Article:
Viewing with Data Mining Model Browser
Data Mining Model Browser allows you to view data mining content from the vantage point of a single attribute and its relationships. It shows the mining model content for each node that is influenced by a single attribute, as well as histogram data for each node. It displays the data mining model nodes used in the mining model, including the relationships between the nodes and the rules or attributes assigned to them, as an interconnected network of boxes. Each box represents a node in a single decision tree or a single cluster.
The nodes are color-coded to represent the data density of an attribute applicable to a selected node in relation to the total number of cases processed by the selected node. The color coding and selected attribute can be changed through the use of the tree color drop-down list on the legend pane.
The nodes are represented in ranking order of attribute factors, from left to right, in the content detail pane. The further down the tree a split is represented, the less influence the factor that caused the carries in the data mining model. Additionally, the attributes pane allows sorting of attributes by number of cases or probability of occurrence in the selected node, allowing you to better understand the relevance of a given attribute to a node.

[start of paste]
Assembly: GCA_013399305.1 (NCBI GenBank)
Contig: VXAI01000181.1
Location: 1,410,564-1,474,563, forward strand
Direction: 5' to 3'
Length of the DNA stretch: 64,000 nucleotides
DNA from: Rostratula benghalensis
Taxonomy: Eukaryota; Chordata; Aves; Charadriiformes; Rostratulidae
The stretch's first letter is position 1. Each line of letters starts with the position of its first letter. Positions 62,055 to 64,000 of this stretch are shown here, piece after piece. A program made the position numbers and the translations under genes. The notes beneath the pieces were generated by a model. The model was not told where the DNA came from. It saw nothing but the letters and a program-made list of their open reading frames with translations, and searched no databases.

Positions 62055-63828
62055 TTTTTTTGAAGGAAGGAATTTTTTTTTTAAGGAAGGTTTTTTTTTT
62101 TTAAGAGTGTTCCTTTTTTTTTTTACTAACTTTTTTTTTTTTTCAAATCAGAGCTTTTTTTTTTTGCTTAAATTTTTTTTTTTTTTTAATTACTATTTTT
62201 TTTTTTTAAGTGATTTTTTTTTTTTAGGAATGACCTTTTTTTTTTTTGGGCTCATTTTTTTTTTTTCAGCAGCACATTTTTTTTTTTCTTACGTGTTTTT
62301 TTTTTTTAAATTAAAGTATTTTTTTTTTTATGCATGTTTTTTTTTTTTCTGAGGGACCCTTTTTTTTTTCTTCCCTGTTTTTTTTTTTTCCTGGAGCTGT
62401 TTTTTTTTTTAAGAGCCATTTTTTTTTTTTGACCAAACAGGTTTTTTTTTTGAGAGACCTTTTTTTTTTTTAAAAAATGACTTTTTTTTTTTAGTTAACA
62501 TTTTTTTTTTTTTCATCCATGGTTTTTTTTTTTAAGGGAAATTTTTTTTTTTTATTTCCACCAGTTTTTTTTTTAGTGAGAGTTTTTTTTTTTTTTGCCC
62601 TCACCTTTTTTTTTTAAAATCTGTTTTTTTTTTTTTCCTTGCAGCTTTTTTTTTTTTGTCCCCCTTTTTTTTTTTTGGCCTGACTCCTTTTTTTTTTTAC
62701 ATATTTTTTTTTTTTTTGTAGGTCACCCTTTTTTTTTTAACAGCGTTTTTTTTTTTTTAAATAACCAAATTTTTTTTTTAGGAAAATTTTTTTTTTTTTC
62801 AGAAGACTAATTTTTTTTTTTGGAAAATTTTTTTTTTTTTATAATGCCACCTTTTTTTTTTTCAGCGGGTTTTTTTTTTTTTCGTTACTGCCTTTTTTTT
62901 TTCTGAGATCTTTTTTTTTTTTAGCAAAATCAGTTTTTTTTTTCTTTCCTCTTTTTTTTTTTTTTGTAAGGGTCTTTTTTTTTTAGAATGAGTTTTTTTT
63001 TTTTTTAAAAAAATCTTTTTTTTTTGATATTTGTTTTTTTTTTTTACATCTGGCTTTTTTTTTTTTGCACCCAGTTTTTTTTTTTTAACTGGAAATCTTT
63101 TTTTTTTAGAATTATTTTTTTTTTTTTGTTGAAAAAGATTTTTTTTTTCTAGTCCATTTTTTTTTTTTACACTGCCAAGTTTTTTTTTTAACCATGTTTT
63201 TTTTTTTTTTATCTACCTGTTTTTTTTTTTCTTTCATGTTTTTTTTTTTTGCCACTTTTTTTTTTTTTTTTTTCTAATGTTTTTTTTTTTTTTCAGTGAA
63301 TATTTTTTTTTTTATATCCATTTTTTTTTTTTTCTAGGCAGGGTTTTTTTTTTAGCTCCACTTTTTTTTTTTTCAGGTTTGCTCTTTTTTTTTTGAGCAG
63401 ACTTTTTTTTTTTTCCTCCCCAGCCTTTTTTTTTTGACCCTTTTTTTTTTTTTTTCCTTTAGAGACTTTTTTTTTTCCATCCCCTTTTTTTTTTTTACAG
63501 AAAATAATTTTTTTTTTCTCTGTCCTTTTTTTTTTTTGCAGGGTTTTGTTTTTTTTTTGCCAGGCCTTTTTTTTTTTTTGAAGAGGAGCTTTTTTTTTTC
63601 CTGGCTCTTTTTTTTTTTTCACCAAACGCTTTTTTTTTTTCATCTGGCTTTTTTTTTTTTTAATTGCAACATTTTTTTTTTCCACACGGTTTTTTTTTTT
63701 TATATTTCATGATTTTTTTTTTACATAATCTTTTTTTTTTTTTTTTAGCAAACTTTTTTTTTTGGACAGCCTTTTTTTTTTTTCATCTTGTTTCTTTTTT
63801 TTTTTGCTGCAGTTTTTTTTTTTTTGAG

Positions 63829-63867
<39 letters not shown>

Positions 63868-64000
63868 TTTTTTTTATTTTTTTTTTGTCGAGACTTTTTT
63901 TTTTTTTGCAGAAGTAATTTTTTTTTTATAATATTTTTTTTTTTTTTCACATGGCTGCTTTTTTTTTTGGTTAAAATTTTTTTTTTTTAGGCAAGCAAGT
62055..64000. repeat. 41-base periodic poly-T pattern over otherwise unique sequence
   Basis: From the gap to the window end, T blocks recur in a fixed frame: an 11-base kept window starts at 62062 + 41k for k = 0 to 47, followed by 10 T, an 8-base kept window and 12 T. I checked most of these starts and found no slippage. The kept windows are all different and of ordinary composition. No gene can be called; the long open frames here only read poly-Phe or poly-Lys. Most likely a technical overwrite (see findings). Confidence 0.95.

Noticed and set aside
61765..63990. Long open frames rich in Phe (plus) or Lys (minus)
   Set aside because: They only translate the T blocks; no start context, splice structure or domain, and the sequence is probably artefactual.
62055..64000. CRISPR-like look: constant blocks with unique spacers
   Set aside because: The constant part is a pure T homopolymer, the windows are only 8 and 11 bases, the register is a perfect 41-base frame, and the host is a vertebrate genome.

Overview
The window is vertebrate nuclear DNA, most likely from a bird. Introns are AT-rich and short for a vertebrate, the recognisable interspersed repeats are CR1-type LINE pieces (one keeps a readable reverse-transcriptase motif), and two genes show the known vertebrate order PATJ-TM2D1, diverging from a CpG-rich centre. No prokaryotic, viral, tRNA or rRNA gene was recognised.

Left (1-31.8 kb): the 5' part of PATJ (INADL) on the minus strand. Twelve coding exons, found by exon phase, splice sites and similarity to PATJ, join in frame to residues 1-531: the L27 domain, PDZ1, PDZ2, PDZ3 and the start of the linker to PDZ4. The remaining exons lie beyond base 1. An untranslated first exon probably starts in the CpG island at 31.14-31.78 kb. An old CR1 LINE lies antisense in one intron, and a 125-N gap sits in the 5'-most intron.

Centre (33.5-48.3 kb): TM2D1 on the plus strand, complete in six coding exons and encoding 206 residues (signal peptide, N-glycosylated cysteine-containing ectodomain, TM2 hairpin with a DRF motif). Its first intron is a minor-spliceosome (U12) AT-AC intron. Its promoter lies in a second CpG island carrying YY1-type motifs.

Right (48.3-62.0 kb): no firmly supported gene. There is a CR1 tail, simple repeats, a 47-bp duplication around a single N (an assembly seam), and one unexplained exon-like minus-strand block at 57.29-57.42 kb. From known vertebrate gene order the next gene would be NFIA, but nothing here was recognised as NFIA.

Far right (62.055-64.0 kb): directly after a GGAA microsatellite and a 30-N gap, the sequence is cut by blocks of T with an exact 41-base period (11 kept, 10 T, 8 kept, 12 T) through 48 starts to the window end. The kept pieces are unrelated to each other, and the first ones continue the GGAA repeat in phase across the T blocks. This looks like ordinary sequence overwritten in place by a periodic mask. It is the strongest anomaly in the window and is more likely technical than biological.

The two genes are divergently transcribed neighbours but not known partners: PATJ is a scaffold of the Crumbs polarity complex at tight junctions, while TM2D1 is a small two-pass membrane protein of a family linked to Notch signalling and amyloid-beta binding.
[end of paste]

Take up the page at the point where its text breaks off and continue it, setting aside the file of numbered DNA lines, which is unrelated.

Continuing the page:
The benefit of data mining model content visualization with Data Mining Model Browser is the understanding of the patterns and rules that encompass a case set, and the ability to fine tune these patterns and rules to better fit training data. For example, you can use the visualization capabilities of Data Mining Model Browser to eliminate a common problem in data mining called overfitting. Overfitting occurs when the data mining model starts constructing rules that are specific to single cases; the model starts attaching importance to unimportant patterns. For example, assume that there is a customer case set for a department store data mining model, which includes the last name of the customer as an attribute field. The data mining model might create a rule where a customer named Smith is most likely to purchase tools because a single customer named Smith purchased tools. This rule is based on a random pattern, which has no meaningful content. This rule is an example of overfitting; the correlation between the last name of a customer and the type of products purchased is meaningless. Overfitting occurs most often when attributes are added to a data mining model that do not supply meaningful content. In such cases, the model attempts to construct rules where none should exist.
The information shown in Data Mining Model Browser represents the statistical model of trends learned by the data mining model through the review of training data. As such, you will find it useful to review the attributes and node paths that define the knowledge gained by training a data mining model to better understand the general patterns and rules represented by the training data.